“The skinheads literally frightened much of the white supremacist movement,” Casuto said. “For these guys, violence was part of their persona and almost part of their religion. Many racists avoided these guys. Not Metzger.”

Metzger became the leader and spokesman of the neo-Nazi skinhead movement nationally, spreading propaganda and recruiting members through a weekly cable television show, “Race and Reason,” which aired in major markets nationwide.

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He also had a phone hotline and a newspaper. His phone number was widely disseminated, and he’d gladly take calls and meetings with youths who were exploring racism or with skinheads who wanted help taking their hate to the next level.

As his skinhead empire grew, so did interest from mainstream media. He and his acolytes, including his son, made the rounds on news channels and the talk show circuit, including the shows of Phil Donahue, Oprah Winfrey and Geraldo Rivera.

He claimed there was a “white civil war” and promised “blood in the streets,” but often managed to stay away from actual bloodshed. His words eventually caught up with him.

In 1988, Metzger dispatched one of his WAR leaders to Portland, Ore., to help organize a skinhead group there. Within weeks, three local skinheads beat to death an Ethiopian college student, Mulugeta Seraw.

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The Southern Poverty Law Center and the Anti-Defamation League sued Metzger, WAR and others on behalf of the victim’s family for inciting the violence. At the trial, an SPLC lawyer played a phone message in which Metzger said one of the skinheads ″may have done a civic duty″ by killing Seraw, and in another, he said Ethiopians should get out of this country.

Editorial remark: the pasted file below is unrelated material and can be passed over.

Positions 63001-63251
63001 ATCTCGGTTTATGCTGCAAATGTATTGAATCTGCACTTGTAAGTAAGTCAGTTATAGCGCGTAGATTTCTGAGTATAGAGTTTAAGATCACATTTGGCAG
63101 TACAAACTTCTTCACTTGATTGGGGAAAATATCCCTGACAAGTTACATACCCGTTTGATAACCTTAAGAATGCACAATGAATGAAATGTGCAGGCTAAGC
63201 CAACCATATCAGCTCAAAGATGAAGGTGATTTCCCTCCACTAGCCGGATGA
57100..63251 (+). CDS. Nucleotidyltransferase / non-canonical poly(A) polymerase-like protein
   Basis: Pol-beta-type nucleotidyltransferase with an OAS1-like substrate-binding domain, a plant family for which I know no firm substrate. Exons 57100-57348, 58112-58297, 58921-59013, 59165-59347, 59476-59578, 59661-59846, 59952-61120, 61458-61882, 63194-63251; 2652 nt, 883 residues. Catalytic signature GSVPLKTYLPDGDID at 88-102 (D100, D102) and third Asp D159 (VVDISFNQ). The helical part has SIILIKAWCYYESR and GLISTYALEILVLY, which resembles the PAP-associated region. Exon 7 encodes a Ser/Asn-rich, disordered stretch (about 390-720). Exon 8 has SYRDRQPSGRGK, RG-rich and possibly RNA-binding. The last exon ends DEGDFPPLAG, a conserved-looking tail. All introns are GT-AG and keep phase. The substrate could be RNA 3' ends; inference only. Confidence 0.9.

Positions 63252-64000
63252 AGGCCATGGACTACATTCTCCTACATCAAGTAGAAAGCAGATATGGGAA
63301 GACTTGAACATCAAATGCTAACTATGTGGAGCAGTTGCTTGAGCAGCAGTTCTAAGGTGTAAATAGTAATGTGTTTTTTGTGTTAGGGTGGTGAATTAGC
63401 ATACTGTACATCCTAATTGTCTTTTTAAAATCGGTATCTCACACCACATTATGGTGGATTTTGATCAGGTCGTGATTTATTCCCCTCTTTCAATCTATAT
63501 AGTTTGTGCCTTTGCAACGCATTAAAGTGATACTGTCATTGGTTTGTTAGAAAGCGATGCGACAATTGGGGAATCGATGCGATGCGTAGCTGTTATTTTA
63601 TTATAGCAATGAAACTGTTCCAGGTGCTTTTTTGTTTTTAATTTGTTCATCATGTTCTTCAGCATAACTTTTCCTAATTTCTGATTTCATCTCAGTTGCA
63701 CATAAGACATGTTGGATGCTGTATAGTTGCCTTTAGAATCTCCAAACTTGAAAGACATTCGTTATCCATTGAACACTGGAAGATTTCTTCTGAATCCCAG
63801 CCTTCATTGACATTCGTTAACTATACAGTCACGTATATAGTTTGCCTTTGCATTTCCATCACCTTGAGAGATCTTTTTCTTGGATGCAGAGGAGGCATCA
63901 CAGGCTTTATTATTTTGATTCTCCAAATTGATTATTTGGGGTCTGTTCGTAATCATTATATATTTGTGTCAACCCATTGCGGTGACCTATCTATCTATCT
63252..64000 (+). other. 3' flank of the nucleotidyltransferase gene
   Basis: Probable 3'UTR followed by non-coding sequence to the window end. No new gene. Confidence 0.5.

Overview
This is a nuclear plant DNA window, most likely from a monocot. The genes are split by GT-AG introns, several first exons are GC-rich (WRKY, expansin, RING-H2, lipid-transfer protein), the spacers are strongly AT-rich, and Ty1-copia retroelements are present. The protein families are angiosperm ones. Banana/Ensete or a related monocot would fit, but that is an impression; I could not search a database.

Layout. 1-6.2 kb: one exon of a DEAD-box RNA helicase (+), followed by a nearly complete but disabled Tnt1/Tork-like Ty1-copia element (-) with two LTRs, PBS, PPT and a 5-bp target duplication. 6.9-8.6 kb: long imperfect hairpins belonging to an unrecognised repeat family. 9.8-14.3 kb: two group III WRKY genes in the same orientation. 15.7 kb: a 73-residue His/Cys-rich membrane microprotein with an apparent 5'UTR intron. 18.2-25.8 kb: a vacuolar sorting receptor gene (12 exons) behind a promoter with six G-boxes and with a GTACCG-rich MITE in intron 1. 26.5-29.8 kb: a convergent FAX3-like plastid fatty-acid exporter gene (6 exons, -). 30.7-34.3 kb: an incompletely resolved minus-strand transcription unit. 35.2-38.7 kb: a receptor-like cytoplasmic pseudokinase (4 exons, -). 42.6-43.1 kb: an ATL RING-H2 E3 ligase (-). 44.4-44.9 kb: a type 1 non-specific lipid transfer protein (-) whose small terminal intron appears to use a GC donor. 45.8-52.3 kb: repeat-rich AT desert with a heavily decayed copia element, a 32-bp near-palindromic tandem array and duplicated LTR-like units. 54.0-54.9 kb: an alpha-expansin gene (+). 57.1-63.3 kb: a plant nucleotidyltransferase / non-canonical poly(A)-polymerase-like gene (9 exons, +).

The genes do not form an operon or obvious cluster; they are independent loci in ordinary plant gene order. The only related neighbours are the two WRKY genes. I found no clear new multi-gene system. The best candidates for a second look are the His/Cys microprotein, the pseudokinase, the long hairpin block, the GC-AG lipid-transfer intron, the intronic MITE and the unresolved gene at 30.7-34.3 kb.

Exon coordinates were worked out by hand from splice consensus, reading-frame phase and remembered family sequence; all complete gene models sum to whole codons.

A jury awarded $12.5 million to the family.

McElroy, based in San Diego, joined the family’s legal team and had the duty of collecting on the judgment over the next 20 years.

The attorney helped sell Metzger’s Fallbrook house to a Latino family — “poetic justice,” McElroy said — and took half of all the money that was pouring in to Metzger from supporters around the world.

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Broke, Metzger moved back to his hometown in Indiana.

McElroy gave the money to Seraw’s son, who was 7 in Ethiopia when his father was murdered. McElroy went a step further, inviting the boy to summer in the U.S. and eventually adopting him as a teen.

The son graduated from Torrey Pines High School, got a degree from UC Santa Barbara and is now an airline captain.

Metzger relocated back to Southern California recently to be near family and because he was “bored” in Indiana and found the state had “too much religion,” he said last year.

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He looked down on the current white supremacist movement, saying, “As it is constituted at present, it would be better if it totally collapsed to be replaced by something much more radical.”

But McElroy points to an impassioned, prophetic speech that Metzger gave at the end of the trial in Portland that hinted at the more cloaked, mainstreamed white supremacist movement to come.

“The movement will not be stopped in the puny town of Portland. We’re too deep. We’re embedded now. Don’t you understand?” Metzger said. “We’re in your colleges. We’re in your armies. We’re in your police forces. We’re in your technical areas. Where do you think a lot of the skinheads disappeared to? They grew their hair out, went to college....

“I just did my little bit along the way, like your great salmon. I got up there and laid the eggs and now, if I die, no problem.”

Davis writes for the San Diego Union-Tribune.